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The incidence, prognosis, clinical and histological characteristics, treatment, and outcome of patients with bilateral germ cell testicular cancer in Hungary

Lajos Géczi, Frederic Gomez, Mihály Bak, István Bodrogi
Journal of Cancer Research and Clinical Oncology 2003, 129 (5): 309-15

PURPOSE: To examine the incidence, prognosis, clinical and histological characteristics, treatment, and outcome of patients with bilateral testicular cancer in the referral center in Hungary, to determine which parameters might predict a second testicular tumor.

METHODS: . Clinical parameters-such as time of original surgery, histology of primary tumor, extent of the disease, serum marker concentrations, history of testicular abnormalities, treatment, response to treatment, follow-up period, data on second carcinoma-of bilateral testicular tumors among the 2,386 patients with testicular cancer treated between November 1988 and November 1998 were analyzed.

RESULTS: The incidence of patients with synchronous testicular tumor was 0.8% (19 of 2,386 patients). The clinical stages were 8 I/A, 5 I/B, 1 II/A, 2 II/B, 1 III/A, and 2 III/B. Median follow-up time was 93 months and the 5-year overall survival was 84%. The incidence of patients with metachronous testicular cancer (median age 28 years and 35 years at first and second tumor diagnosis) was 2.2% (53 of 2,386 patients) and the median time to second tumor was 76 months (range 18-203 months). The clinical stages at the first and second tumor diagnosis were: 14 I/A, 21 I/B, 15 II/A, 2 II/B, and 1 III/B, and 26 I/A, 16 I/B, 3 II/A, 1 II/B, 7 III/B, respectively. The median follow-up time was 42 months and the 5-year overall survival was 93%. In thirteen patients with metachronous cancers, two family histories of testicular cancer, five cases of undescended testicles, seven cases of testicular atrophy, and one case of azoospermia were detected. There was a non-significant trend to a longer cancer interval after chemotherapy and radiotherapy and a tendency to a greater incidence of asynchronous seminoma after chemotherapy. Clinical stage I tumors were more frequent in the surveyed group than among patients not followed up according to the institutional protocol ( P = 0.01), but the survival rate was good in both groups. Seminoma as a second tumor was diagnosed in an older age group (median 38 years, range 25-49 years) than nonseminoma (median 32 years, range 21-51 years, P < 0.045). The interval till the appearance of a metachronous testicular cancer depended on tumor histology: in seminoma cases it was longer than in nonseminoma cases (median time: 121 months versus 50 months, P = 0.002).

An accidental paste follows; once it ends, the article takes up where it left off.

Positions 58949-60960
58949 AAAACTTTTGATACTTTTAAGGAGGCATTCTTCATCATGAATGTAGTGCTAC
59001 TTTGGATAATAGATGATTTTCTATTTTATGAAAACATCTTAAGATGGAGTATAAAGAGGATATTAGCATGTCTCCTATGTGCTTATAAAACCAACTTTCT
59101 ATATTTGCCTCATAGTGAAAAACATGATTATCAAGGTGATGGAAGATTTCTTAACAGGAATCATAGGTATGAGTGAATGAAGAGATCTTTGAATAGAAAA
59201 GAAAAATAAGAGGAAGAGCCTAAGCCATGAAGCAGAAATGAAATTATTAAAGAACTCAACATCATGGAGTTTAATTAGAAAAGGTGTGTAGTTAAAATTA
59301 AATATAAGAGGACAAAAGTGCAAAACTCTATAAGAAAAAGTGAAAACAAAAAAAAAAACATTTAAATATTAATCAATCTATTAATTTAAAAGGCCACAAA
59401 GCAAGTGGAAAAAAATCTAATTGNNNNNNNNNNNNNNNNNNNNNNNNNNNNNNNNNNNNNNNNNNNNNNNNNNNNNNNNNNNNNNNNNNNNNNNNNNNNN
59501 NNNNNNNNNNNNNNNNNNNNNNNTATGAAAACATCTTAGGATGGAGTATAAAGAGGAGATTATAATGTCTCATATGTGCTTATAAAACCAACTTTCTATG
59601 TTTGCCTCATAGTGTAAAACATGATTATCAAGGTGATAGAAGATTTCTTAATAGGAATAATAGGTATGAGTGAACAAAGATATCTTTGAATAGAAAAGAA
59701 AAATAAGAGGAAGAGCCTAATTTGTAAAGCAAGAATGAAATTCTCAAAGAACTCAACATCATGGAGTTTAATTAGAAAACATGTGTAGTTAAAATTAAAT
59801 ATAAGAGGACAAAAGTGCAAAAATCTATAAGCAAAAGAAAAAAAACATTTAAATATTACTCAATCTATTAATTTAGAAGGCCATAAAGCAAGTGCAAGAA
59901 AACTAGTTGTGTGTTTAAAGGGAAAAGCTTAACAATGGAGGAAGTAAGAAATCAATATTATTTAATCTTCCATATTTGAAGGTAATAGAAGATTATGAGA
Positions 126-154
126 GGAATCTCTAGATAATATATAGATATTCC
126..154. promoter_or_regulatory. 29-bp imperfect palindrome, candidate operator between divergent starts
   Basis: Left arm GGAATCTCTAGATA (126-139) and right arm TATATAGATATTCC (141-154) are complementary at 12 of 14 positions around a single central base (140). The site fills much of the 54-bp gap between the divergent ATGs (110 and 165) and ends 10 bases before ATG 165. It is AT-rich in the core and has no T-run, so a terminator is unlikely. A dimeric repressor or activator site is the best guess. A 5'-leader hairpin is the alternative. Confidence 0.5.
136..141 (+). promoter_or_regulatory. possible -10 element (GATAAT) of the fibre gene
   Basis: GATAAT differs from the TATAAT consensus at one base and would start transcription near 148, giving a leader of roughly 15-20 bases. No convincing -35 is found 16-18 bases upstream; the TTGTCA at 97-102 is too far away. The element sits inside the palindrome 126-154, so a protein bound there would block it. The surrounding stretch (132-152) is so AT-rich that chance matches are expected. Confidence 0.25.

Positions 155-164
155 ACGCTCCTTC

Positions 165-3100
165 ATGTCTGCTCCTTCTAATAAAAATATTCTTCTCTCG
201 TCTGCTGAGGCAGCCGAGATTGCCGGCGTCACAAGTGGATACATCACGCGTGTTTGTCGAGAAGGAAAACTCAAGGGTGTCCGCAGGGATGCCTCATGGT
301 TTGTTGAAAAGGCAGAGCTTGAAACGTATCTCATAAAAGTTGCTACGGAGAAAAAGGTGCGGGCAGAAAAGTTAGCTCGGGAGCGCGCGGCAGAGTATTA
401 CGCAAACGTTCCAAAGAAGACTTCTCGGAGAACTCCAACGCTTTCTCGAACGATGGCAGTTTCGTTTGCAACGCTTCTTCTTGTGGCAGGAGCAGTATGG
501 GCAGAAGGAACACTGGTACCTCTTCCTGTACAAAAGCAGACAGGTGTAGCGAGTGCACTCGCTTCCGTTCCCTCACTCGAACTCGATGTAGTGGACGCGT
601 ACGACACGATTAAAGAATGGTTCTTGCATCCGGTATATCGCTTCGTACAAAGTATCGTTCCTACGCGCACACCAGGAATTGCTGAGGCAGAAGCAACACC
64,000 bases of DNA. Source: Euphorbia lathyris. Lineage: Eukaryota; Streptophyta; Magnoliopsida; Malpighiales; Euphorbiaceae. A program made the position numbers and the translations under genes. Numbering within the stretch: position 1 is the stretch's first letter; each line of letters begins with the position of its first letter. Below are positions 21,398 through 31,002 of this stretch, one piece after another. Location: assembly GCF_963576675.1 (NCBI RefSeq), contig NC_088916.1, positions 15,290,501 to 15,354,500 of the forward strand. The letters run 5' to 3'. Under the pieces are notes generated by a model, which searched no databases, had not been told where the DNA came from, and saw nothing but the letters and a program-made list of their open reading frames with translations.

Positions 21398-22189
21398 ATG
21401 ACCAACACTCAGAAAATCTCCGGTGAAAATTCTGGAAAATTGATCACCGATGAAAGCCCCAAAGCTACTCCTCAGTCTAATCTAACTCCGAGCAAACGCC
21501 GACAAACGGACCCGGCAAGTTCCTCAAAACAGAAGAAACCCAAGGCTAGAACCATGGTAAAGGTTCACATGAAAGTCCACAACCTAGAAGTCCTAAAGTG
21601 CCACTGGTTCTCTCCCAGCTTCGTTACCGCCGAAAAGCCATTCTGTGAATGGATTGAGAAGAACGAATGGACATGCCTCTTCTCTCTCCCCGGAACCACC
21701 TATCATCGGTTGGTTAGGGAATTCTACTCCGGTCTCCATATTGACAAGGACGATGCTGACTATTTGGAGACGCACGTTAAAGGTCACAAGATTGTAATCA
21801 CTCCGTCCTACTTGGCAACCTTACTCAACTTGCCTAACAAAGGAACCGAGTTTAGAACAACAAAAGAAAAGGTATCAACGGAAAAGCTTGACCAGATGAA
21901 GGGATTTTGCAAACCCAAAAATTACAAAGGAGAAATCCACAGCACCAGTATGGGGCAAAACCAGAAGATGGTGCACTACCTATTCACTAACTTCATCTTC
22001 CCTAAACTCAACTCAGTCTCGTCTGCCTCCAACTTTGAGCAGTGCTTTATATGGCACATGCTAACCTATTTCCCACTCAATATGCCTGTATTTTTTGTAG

CONCLUSIONS: The overall incidence of bilateral testicular cancer in the referral center in Hungary was 3%. We could not identify clinical factors which predicted a higher risk for metachronous testicular cancer. With regular follow-up the early diagnosis of second testicular tumors is probable; therefore education, self-examination of the remaining testicle, and long-term follow-up are important in early detection.


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